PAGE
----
Thursday, April 17, 2014

Yes, rent is very high in New York. But it's a lot higher in Los Angeles,* and that's not counting the car.



More years ago than I care to admit, when I was a very young advertising copywriter in Los Angeles, I needed to borrow money to buy a used Volkswagen.
 
I had been taking the bus to work from the north end of Van Nuys, where rent was cheap, to Wilshire Boulevard, where the ad agency was cheap.                                                                                                             
It was sometimes said that this was a great agency if your parents could afford to send you there.  At the time it was considered the best in the world.  I wasn't about to seek a better salary elsewhere.

But after a year of spending three hours a day commuting, including half an hour walking to and from the bus stop on Victory Boulevard and twenty minutes waiting for a connecting bus at Hollywood and Highland, I was finally earning enough to buy a small, inexpensive car.  

The bank reluctantly gave me the loan.  They were reluctant because my rent was too high--23.5% of my salary.  

The rule then was that your rent should be no more than 20% of your salary.  They wanted me to live someplace even cheaper.

Today in Los Angeles, median rent is now a horror-inducing 47% of median income, or exactly double what the bank thought was too high for me years ago, according to a recent article in The New York Times (In Many Cities, Rent is Rising Out of Reach of Middle Class). 

And in Los Angeles, you also have to pay for a used Hyundai, a new Maserati, or something in between.  Then, after you pay for the car, you have to pay to park it, to insure it, to put gas in it, to change its oil, rotate its tires, and on and on.  Cars are expensive.

The magic proportion for a landlord is now 30% or less (re less: fat chance for most).  That’s what a landlord wants to see when you fill out an application to rent an apartment.

The Times, citing an analysis done for the paper by a real estate website, says there are 90--90!--U.S. cities where the median rent, not including utilities, is more than 30% of median income.  Los Angeles is at the top of the list.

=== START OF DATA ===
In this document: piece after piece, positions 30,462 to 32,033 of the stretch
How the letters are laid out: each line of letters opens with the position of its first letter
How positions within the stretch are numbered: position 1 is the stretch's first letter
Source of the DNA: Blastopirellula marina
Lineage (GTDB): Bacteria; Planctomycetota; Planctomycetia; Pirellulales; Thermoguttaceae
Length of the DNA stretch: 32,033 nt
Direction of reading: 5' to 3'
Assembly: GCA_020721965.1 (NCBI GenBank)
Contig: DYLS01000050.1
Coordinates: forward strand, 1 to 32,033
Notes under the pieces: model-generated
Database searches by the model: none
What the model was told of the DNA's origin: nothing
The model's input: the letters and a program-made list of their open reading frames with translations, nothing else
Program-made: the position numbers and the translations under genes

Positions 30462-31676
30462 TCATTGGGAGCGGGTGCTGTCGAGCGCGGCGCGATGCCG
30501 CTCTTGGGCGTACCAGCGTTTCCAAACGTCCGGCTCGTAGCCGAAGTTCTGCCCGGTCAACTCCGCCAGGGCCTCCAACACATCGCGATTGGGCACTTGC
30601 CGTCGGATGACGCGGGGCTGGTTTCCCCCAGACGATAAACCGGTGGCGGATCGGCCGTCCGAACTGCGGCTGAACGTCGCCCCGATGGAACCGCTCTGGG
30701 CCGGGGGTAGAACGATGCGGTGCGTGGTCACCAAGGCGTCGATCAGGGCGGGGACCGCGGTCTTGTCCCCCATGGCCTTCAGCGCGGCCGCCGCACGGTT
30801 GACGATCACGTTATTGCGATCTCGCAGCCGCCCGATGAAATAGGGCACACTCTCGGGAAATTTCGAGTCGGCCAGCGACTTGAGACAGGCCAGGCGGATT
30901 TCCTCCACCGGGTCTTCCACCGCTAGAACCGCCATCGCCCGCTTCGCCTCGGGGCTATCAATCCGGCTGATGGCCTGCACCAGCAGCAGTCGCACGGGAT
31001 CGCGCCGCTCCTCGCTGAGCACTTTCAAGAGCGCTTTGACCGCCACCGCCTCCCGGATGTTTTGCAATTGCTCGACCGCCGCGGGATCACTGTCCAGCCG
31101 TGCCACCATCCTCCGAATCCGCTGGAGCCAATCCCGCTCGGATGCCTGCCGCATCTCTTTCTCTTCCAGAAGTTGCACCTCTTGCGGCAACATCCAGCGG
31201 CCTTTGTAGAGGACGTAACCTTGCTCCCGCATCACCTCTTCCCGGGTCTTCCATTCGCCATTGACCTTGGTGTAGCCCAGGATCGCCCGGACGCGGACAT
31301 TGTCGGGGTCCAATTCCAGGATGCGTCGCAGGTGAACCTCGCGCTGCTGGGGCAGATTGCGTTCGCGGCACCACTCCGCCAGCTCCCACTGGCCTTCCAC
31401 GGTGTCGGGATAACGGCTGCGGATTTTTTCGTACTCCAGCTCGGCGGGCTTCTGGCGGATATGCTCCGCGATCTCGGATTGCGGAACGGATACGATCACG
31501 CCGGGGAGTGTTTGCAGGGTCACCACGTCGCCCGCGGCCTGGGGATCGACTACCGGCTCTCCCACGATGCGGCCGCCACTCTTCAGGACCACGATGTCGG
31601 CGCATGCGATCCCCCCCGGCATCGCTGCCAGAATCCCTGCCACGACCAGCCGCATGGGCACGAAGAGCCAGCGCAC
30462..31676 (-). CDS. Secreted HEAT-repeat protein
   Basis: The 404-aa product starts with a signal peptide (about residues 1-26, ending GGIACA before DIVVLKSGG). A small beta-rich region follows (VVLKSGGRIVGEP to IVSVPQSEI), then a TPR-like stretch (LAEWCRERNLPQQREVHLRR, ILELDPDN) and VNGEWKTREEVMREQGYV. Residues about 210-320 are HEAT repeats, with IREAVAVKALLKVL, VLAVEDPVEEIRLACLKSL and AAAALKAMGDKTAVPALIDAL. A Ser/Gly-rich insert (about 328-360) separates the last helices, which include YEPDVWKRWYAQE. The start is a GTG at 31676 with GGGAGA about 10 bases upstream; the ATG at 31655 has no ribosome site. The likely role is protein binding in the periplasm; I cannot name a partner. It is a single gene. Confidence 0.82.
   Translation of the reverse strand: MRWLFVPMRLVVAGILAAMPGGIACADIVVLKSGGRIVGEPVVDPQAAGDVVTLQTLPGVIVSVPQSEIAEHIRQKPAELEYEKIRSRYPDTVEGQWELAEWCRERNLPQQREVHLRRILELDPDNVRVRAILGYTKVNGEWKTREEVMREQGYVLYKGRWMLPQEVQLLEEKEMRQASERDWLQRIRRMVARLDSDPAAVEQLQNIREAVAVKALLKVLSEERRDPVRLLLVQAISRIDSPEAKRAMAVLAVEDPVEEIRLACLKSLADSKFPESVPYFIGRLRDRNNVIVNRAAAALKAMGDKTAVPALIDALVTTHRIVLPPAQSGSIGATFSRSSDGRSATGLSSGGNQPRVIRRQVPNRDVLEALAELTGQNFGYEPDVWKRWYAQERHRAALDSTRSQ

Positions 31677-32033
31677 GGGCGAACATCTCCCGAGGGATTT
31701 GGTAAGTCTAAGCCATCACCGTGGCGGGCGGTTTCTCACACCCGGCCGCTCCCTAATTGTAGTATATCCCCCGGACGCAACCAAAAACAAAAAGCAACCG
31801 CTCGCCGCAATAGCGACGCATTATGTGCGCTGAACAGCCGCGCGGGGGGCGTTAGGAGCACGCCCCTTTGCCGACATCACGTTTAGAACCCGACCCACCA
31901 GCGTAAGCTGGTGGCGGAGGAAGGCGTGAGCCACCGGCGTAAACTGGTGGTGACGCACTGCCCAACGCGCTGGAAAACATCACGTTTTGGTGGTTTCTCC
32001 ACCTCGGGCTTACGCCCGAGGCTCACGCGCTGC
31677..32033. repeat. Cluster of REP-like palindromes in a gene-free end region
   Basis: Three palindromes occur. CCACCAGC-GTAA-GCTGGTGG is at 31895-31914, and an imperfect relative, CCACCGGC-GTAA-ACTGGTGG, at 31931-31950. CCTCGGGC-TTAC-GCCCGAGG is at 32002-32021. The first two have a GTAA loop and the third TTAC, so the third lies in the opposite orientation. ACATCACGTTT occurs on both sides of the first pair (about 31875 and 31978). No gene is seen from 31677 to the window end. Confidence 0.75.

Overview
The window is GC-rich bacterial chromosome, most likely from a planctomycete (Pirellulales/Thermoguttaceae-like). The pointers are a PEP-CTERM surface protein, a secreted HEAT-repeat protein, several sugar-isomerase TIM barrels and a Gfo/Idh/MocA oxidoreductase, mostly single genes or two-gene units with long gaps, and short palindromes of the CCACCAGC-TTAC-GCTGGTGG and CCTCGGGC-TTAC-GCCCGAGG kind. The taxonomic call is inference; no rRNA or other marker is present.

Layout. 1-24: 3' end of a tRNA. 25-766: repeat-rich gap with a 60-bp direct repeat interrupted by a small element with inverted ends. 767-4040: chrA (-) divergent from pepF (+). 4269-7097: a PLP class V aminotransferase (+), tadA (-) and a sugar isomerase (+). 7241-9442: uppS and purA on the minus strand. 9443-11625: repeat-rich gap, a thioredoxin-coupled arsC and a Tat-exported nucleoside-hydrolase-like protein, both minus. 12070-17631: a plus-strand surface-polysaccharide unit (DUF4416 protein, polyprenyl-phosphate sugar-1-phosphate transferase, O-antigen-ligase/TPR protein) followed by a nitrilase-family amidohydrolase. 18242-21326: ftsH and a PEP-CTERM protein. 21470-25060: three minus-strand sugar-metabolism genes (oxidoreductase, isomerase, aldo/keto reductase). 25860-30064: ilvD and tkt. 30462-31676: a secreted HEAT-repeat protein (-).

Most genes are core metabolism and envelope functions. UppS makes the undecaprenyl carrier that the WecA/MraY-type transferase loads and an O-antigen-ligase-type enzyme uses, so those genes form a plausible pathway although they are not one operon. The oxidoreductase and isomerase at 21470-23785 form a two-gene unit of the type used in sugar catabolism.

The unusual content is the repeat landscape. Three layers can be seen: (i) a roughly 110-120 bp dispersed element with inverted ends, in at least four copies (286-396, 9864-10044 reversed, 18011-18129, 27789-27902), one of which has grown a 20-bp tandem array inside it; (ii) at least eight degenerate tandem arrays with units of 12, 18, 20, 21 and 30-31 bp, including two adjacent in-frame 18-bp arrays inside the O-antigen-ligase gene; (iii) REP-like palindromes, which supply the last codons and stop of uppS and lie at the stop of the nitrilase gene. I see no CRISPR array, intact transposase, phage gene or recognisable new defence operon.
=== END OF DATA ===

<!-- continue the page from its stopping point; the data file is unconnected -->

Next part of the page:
Presumably, people moved in when their rent was no more than 30% of their incomes, thus satisfying the landlord, but then their rent went up and their incomes didn’t.

New York ranks tenth on the list, with median rent at 39.5% of median income.  

But our position is artificially high to my way of thinking, as New York is the ONLY city on the list where you don’t have to have the added expense of a car.  (Try living in LA without one, as I did for a year. Or in San Diego, or Flagstaff, or Hattiesburg, Mississippi.)

California is over-represented in the top twenty, with nine cities.  New York state has only two, us and Ithaca.

So yes, if you’re renting in New York, you definitely have a right to complain.  But you’d have a right to complain a lot louder if you lived in LA, or any of the other eight cities where rent takes more of your income than it does here.  Not to mention the car.

E-mail or call me any time if you have any questions about real estate, or just want to discuss. cstimpson@stribling.com, 917-991-9549 

*Several people have pointed out to me that this headline is not strictly accurate.  They're right. In absolute dollars, rent is probably higher in New York.  It's as a percentage of income that the rent is higher in LA.

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